Clubed Begonia is generally easy to care for, though some plant parents report facing challenges with growing it. Check out the reviews down below to read more about their experiences!
Clubed Begonia prefers for the soil to dry out between waterings and should be watered regularly. Use our water calculator to personalize watering recommendations to your environment or download Greg for more advanced recommendations for all of your plants.
Clubed Begonia may have difficulty thriving and will drop leaves 🍃 without ample sunlight. Place it less than 3 feet from a window to maximize the potential for growth. Select your region to see how the current weather in your area affects the placement in your home 🏡.
Clubed Begonia is not safe to consume. If you, a family member, or a pet has ingested any amount of plant material contact Poison Control, US (800) 222-1222, or your veterinarian. If you have children, cats, or dogs in the home, we suggest keeping this plant out of reach.
Clubed Begonia doesn’t require additional humidity. Plants absorb most water through their root system rather than their leaves, so the best way to provide humidity for your plants is through watering the soil.
Clubed Begonia does best in well-draining soil. A good soil will contain lots of organic matter such as coco coir as well as perlite or vermiculite to help with drainage. Adding a handful of perlite to regular store-bought potting soil should do the trick!
Clubed Begonia should be repotted after it doubles in size or once a year, whichever comes first. Fresh potting soil has all the nutrients your plant needs, so as long as it’s refreshed yearly, you shouldn’t need to use fertilizer. Remember, plants get their energy from sunlight, not fertilizer!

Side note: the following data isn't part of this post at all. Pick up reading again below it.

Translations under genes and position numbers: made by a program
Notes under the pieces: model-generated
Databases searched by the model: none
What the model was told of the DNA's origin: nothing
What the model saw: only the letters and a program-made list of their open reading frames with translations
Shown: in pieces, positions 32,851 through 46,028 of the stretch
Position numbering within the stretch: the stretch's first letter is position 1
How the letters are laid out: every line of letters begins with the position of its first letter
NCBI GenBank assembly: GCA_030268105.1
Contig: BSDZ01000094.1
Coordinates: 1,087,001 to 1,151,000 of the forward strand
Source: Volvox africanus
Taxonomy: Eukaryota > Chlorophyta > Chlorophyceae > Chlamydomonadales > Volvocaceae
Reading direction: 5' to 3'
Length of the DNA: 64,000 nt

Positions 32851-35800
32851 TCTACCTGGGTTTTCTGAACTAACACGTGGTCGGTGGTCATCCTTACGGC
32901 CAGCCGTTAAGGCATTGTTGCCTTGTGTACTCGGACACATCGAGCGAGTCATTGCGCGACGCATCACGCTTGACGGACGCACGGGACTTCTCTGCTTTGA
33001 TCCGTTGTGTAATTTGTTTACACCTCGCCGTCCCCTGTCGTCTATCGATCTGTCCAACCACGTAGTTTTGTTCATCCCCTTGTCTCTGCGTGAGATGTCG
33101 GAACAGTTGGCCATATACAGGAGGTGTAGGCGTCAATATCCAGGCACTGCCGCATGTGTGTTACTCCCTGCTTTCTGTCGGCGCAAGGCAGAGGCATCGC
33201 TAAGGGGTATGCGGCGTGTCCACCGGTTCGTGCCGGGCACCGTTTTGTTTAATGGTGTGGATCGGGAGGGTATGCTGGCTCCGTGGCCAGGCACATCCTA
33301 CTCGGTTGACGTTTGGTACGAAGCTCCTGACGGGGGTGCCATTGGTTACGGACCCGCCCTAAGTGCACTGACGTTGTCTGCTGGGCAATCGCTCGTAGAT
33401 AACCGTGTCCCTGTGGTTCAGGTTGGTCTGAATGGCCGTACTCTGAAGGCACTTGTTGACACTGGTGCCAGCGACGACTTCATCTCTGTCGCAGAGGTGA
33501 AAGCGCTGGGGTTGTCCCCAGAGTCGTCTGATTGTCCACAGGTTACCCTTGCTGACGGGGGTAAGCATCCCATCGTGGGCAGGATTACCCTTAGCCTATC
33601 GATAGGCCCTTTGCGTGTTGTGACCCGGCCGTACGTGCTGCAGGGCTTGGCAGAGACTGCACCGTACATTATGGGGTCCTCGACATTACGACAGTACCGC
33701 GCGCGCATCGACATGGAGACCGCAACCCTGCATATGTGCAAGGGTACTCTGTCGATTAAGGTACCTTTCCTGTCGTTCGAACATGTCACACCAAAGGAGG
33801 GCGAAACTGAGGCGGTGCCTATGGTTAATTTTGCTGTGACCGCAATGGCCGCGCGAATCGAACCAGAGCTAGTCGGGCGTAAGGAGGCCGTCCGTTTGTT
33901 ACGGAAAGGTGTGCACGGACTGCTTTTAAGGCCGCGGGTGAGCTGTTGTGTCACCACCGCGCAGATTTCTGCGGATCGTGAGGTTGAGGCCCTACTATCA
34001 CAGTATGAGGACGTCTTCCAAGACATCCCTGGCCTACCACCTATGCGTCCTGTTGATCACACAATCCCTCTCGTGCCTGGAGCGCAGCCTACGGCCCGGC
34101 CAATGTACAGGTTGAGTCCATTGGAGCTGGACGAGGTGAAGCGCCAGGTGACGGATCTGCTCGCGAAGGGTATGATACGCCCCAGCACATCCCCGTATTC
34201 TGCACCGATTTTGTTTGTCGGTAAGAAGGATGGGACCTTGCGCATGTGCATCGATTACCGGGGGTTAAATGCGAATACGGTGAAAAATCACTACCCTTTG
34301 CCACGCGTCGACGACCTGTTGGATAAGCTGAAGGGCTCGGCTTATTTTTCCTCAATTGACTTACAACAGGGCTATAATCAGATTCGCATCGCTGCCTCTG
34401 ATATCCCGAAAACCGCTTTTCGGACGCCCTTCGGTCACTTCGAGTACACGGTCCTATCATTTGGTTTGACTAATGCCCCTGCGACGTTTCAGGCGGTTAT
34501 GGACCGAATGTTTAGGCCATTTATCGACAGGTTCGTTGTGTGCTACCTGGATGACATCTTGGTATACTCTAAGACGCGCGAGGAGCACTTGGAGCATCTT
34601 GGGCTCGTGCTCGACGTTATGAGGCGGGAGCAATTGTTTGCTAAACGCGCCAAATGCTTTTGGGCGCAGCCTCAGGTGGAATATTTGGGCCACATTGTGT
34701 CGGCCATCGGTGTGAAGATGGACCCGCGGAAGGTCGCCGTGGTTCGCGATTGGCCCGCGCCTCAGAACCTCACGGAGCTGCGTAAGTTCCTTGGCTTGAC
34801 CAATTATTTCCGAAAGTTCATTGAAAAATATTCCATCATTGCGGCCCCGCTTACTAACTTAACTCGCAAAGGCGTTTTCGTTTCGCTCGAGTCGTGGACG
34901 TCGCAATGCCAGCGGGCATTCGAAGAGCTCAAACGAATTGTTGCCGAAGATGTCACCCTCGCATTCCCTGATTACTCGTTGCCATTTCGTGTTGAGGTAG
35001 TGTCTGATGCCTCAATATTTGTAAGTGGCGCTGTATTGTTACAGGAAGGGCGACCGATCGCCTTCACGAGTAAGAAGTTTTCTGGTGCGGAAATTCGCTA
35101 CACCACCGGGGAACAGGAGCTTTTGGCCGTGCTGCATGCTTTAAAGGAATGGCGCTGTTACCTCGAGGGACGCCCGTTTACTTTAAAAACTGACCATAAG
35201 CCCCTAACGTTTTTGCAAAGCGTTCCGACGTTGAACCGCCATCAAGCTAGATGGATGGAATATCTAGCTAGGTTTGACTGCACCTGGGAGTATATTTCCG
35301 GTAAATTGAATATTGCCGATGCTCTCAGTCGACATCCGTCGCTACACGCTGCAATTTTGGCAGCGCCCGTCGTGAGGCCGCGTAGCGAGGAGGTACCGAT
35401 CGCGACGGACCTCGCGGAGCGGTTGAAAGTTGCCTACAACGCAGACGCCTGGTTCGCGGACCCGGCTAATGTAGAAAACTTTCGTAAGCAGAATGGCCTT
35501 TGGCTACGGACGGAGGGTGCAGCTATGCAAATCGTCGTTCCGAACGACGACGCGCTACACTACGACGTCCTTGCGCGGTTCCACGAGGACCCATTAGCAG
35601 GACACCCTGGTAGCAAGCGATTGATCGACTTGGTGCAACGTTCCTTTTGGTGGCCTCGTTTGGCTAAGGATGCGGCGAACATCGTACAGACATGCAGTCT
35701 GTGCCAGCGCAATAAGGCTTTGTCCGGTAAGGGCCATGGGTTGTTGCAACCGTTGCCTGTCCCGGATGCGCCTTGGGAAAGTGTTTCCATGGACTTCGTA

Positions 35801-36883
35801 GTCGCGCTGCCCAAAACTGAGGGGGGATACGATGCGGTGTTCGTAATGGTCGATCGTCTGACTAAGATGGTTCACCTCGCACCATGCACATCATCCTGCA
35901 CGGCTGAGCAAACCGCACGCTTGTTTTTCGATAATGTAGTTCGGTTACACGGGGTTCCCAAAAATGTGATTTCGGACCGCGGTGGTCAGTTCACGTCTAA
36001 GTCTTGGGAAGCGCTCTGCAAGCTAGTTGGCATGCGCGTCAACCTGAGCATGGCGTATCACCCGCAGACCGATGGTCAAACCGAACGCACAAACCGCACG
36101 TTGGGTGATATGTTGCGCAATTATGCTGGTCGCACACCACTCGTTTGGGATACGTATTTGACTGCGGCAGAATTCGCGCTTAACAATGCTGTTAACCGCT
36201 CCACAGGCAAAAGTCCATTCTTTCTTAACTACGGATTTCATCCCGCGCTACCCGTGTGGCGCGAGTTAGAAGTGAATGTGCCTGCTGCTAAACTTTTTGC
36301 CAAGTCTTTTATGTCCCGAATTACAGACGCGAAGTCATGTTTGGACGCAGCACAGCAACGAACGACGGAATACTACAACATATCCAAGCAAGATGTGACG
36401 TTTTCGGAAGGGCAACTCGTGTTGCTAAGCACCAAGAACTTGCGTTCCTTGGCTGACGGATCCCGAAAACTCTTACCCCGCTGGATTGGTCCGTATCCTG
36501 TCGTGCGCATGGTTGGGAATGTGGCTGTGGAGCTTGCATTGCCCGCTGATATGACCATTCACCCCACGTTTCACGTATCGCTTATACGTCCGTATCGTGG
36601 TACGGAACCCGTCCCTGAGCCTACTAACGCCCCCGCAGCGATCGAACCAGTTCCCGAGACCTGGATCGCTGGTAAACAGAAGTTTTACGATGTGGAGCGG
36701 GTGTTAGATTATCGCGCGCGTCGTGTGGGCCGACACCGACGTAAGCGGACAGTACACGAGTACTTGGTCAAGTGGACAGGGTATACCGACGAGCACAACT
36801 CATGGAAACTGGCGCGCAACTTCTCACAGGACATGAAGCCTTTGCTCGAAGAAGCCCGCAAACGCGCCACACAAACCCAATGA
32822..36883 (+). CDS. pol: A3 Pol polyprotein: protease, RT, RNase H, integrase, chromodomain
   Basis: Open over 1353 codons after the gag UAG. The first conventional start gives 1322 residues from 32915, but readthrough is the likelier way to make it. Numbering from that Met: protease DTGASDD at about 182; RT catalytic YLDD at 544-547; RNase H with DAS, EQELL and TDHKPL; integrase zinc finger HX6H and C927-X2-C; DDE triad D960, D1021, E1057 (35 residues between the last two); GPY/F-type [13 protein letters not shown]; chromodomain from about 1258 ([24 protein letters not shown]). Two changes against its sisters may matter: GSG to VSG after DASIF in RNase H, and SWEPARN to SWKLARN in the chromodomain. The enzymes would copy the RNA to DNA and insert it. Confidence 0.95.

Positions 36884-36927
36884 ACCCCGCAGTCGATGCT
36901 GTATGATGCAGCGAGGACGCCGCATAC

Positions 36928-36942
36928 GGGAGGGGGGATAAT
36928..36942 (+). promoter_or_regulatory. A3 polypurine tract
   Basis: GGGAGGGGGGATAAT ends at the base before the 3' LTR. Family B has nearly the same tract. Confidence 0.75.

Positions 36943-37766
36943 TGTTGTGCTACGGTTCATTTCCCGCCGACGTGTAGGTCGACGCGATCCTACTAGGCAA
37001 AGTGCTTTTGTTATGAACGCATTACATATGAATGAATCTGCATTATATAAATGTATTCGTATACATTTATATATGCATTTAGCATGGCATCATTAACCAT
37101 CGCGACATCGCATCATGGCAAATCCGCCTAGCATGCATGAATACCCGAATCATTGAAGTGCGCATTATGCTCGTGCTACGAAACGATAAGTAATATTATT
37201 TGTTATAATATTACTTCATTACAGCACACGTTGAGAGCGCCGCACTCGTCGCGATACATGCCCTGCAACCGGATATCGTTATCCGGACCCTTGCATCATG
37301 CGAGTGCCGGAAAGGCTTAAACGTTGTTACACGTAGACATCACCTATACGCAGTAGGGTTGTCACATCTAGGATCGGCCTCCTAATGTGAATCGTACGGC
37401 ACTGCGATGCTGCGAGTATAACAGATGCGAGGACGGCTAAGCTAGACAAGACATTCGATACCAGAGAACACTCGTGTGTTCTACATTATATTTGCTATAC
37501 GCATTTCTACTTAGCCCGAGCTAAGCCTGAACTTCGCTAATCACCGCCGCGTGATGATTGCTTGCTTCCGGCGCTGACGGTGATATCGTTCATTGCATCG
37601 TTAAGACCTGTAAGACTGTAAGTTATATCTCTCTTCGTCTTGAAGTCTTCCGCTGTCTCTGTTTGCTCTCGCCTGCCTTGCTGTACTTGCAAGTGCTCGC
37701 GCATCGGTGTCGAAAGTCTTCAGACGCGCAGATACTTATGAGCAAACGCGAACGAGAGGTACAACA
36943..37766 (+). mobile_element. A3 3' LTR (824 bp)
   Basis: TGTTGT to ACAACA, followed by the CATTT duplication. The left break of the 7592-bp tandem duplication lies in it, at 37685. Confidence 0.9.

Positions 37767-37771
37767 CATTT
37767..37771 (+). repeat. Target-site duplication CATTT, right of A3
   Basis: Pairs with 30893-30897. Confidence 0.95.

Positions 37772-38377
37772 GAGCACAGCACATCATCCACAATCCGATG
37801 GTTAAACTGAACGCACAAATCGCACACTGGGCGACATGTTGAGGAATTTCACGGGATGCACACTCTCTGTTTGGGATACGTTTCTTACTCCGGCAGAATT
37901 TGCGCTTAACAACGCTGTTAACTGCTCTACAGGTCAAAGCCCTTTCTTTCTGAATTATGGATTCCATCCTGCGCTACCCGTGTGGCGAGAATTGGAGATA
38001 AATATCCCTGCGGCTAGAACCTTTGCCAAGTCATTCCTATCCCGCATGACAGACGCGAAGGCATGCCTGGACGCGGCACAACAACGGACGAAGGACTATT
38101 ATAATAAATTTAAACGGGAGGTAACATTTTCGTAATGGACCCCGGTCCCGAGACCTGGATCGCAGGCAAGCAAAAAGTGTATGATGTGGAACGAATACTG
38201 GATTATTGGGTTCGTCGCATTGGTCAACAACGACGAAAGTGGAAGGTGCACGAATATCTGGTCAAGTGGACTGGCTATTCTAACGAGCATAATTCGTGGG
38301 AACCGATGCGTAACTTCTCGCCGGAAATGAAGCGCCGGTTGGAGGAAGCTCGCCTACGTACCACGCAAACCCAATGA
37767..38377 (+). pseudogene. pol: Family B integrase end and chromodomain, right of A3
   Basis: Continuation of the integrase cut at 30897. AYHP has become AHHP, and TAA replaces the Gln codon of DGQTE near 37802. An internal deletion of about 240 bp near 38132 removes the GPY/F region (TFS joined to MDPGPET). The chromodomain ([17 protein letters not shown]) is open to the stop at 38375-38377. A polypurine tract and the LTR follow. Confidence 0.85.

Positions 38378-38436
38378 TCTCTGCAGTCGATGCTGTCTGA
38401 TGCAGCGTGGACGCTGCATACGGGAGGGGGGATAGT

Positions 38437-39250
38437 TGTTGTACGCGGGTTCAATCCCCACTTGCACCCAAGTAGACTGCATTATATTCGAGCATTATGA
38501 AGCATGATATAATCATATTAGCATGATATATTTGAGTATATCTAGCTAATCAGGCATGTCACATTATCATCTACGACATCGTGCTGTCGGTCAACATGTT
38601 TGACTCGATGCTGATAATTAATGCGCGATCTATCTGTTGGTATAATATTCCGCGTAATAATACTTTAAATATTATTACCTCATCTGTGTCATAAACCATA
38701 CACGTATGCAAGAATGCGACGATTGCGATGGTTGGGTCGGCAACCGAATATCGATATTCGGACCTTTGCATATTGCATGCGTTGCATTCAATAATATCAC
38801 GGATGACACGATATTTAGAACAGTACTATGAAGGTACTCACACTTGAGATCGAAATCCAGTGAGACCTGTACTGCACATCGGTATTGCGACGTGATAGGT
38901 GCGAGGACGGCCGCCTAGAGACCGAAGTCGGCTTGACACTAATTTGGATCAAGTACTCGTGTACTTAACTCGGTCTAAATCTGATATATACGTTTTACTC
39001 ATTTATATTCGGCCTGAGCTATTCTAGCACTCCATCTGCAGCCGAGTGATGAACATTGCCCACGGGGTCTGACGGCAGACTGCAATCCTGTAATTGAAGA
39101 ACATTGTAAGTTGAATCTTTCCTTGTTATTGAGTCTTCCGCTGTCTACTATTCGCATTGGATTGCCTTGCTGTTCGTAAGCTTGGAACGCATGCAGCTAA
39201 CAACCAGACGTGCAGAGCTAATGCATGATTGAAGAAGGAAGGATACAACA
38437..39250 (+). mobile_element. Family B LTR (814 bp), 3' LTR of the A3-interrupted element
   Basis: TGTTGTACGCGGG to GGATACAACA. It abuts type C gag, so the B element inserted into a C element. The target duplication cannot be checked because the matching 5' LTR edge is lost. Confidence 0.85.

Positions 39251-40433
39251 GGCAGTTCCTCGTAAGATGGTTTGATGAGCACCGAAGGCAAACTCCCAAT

Clubed Begonia does not have a typical pattern of dormancy. If you notice their growth slowing down substantially, double check that they are getting enough sunlight and water to thrive!
Clubed Begonia is native to Tropics and Subtropics worldwide.
Yes, you may see your Clubed Begonia bloom with the right amount of sunlight and water.
Clubed Begonia is a clumping plant, meaning new growth will emerge from the soil around the parent plant.
USDA Hardiness Zone
Clubed Begonia can be grown outdoors in USDA Hardiness Zones 10a-11a. Find your local hardiness zone here.
Clubed Begonia can be propagated by the stem method. To propagate:
- Make a cut just above the node. The node is the break in the stem where the leaf emerges.
- To get the cutting to root, you can either:
- Place the cutting in water until roots emerge and are ~2” long and then transplant into well-draining soil, or
- Place the cutting directly into well-draining soil and water when dry.
Yellow leaves aren’t always a reason to panic, and can be a normal part of a plant’s life cycle. Unless brand new leaves are turning yellow or all the leaves change color at once, it’s likely just your plant shedding old leaves.
Overwatering and root rot are the most likely cause of problems in Clubed Begonia, since they are sensitive to wet soil. The leaves may also appear to be curling or drooping. Less often, yellow leaves are caused by underwatering, nutrient deficiencies, or pests.
Replace soggy soil with fresh, dry soil and download Greg to make sure your plant never gets overwatered again!